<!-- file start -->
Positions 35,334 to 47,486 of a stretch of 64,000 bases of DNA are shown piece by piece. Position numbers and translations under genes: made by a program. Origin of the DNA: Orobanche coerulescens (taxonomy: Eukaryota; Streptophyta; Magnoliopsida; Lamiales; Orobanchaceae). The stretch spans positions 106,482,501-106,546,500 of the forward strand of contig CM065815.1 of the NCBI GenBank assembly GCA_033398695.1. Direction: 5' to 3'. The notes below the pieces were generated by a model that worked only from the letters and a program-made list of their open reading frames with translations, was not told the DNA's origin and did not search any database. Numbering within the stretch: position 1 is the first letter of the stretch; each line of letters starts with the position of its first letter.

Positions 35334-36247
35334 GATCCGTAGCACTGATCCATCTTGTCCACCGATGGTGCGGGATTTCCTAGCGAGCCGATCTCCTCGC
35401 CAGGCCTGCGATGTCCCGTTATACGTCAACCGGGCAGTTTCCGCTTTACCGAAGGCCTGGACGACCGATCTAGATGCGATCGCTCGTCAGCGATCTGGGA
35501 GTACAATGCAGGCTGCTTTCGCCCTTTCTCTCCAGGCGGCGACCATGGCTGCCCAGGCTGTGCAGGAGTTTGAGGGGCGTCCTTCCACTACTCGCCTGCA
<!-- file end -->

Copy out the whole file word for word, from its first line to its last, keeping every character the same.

Positions 35,334 to 47,486 of a stretch of 64,000 bases of DNA are shown piece by piece. Position numbers and translations under genes: made by a program. Origin of the DNA: Orobanche coerulescens (taxonomy: Eukaryota; Streptophyta; Magnoliopsida; Lamiales; Orobanchaceae). The stretch spans positions 106,482,501-106,546,500 of the forward strand of contig CM065815.1 of the NCBI GenBank assembly GCA_033398695.1. Direction: 5' to 3'. The notes below the pieces were generated by a model that worked only from the letters and a program-made list of their open reading frames with translations, was not told the DNA's origin and did not search any database. Numbering within the stretch: position 1 is the first letter of the stretch; each line of letters starts with the position of its first letter.

Positions 35334-36247
35334 GATCCGTAGCACTGATCCATCTTGTCCACCGATGGTGCGGGATTTCCTAGCGAGCCGATCTCCTCGC
35401 CAGGCCTGCGATGTCCCGTTATACGTCAACCGGGCAGTTTCCGCTTTACCGAAGGCCTGGACGACCGATCTAGATGCGATCGCTCGTCAGCGATCTGGGA
35501 GTACAATGCAGGCTGCTTTCGCCCTTTCTCTCCAGGCGGCGACCATGGCTGCCCAGGCTGTGCAGGAGTTTGAGGGGCGTCCTTCCACTACTCGCCTGCA